Portrait of George Purdie
Origin: America, Virginia, probably Smithfield or Williamsburg
Overall: 81.3 x 66cm (32 x 26in.)
Framed: 37 1/2 x 32 1/2in.
Acc. No. 2016-89,A
A half-length portrait of a middle aged man turned slightly towards the viewer's left. the sitter's blue eyes look slightly over his shoulder towards the viewer, revealing brown hair that is cropped close around his forehead but transitions into loose curls behind the ears. The man is attired in a red coat and waistcoat with buttons covered in the same textile. Small areas of his ruffled white shirt are visible at the neckline and cuffs. His proper right arm crosses his torso and presents a partially opened bill of exchange, while his left hand is interted under his waistcoat. The bill of exchange is partially legible, reading: "Virginia Sept. 16th 1767, exchange for £500...At ten days sight of this my first Bill of Exchange....my second and third (of the same)..."
Label:Scottish immigrant George Purdie found success through his mercantile relationships with London firms, but these same associations became a liability with the outbreak of the Revolutionary War. His work as the colonial representative for Andrew, Archibald, and Buchanan, as well as his involvement with the slave and tobacco trades, tied his financial stability to access to the global economy. Purdie did join with members of the House of Burgesses and other Virginia merchants as signers of the 1770 non-importation agreement, an arrangement created in response to increased taxation. This was in direct conflict with his business needs.
Purdie’s reason for signing the initial agreement is unclear, but by the outbreak of the Revolutionary War, he attracted the attention of the community for behavior perceived as pro-monarchy. On July 25, 1775, George Purdie was summoned before the Committee of Safety for Isle of Wight County on charges of price gouging and loyalist sentiments. He was sufficiently intimidated by his community to send a letter requesting the Committee’s protection from tarring and feathering.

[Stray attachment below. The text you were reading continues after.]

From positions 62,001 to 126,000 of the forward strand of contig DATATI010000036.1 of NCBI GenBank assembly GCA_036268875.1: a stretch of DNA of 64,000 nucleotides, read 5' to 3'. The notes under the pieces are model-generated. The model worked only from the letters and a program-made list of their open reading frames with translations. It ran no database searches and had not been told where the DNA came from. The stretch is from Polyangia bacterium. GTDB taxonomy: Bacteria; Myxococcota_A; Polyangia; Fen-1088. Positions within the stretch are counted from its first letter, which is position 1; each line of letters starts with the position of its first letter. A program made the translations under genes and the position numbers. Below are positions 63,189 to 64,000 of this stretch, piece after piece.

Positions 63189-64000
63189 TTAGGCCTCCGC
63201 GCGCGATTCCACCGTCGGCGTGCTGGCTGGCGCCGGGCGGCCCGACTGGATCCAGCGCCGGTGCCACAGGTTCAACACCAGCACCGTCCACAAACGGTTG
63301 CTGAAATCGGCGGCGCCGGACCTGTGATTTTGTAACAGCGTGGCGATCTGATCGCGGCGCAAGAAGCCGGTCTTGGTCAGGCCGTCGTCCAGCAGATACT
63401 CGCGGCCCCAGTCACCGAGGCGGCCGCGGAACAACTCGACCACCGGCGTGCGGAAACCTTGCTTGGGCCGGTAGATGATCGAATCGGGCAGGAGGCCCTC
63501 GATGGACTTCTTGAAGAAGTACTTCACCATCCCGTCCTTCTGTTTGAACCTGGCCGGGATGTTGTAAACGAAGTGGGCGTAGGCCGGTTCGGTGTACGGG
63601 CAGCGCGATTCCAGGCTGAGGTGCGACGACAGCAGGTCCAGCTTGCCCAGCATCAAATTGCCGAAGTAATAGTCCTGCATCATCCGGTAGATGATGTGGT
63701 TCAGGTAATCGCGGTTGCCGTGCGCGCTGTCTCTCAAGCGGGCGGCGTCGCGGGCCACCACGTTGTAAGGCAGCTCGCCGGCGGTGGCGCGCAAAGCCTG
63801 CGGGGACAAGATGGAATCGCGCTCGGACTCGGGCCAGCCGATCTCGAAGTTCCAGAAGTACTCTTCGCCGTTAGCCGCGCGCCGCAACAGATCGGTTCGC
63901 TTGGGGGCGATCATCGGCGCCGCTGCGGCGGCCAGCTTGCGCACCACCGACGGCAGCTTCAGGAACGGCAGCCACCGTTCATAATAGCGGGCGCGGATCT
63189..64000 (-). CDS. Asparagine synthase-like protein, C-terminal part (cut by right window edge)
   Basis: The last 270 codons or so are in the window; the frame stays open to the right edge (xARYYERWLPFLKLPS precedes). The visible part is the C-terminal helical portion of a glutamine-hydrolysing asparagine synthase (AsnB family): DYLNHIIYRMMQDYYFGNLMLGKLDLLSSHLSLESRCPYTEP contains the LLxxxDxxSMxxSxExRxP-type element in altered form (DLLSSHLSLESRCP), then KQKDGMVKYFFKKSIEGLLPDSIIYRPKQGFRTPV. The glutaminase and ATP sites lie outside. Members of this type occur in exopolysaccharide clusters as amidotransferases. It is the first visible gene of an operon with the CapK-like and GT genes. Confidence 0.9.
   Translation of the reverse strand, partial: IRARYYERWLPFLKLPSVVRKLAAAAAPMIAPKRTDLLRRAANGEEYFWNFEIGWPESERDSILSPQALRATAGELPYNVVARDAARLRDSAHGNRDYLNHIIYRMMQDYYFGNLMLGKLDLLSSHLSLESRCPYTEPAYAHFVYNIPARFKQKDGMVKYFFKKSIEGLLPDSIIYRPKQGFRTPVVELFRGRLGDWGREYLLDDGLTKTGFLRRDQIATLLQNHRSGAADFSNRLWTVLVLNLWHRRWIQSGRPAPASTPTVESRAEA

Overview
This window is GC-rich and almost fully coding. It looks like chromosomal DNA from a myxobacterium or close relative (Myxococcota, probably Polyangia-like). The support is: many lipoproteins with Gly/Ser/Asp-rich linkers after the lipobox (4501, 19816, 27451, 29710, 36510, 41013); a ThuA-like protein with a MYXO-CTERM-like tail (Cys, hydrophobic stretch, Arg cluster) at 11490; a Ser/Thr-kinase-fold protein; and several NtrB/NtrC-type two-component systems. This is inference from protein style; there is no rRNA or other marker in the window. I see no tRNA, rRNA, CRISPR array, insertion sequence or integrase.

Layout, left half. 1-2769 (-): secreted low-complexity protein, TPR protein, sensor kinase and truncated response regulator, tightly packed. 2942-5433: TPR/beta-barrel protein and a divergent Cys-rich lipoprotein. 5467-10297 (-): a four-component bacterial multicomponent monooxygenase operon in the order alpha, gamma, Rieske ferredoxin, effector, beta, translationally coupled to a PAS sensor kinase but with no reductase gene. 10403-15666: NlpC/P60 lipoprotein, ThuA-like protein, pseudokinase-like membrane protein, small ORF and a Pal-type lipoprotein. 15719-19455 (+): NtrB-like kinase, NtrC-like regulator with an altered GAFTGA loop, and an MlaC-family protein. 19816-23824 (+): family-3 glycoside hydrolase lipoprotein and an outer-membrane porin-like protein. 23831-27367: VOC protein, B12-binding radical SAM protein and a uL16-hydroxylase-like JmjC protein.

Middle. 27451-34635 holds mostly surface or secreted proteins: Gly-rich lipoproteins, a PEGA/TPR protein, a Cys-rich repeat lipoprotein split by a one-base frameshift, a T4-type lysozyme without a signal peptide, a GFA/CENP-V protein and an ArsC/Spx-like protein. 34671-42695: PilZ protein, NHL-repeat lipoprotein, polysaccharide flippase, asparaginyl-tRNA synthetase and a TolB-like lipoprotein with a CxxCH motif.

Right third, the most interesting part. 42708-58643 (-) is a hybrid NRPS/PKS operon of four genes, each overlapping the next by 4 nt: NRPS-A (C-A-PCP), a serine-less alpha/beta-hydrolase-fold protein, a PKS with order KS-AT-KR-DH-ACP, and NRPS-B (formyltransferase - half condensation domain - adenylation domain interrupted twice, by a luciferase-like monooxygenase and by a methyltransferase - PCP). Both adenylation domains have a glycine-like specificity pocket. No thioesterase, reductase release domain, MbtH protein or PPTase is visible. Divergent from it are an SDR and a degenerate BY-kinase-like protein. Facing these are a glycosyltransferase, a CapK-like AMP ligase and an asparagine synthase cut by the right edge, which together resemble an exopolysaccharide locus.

Despite this conflict, Purdie served the Continental Army as a merchant throughout the war. He was called on to coordinate the repairs to the Isle of Wight courthouse, which had been damaged in the war, and through his service as justice of the peace, bore witness to numerous legal agreements, wills, probate inventories and the like. George Purdie’s standing in the colonies fluctuated over his life: from immigrant to established merchant, from hesitant protester to suspected loyalist to his later life as a civil servant and prominent citizen of Smithfield.
Given the arc of artist John Durand’s career, from his immigration to the colonies around 1766-1767, to his first known Virginia portrait (1768) to the post 1782 void, the portraits of Mr. and Mrs. George Purdie fall roughly in the middle, during his active travels between Virginia and Connecticut. Durand was familiar with British precedents for composition and poses, and the Purdie portraits display these elements. From the letter in Mr. Purdie's carefully positioned hand to the pearls and flowers ornamenting Mrs. Purdie's ensemble, Durand followed the established format to express the genteel refinement and success of his sitters.
Provenance:The will of Mary Robinson Purdie includes “two family portraits,” which could refer to the Durand paintings. After her death, they passed to her eldest son, John Hyndman Purdie (1770-1845), to his son John Robinson Purdie (1809-1898), to his son Thomas Smith Purdie (1853-1923), to his son Colonel Kenneth Sinclair Purdie (1892-1983). At this time, Doris Horne Gwaltney, a descendant of John Hyndman Purdie’s brother, Thomas, assumed ownership. Doris Gwaltney and her husband William Atwill Gwaltney donated the portraits to Colonial Williamsburg in March 2016 along with a number of other Purdie family objects.
Doris Gwaltney is a direct descendent of George and Mary Purdie through their son Thomas. At the time of Mary's death, the portraits passed to her eldest son John and descended through John's line until 1983 when the portraits passed to Doris. Although the portraits did not descend in the same family line until CW acquired them they do come to us by direct descend from the sitters.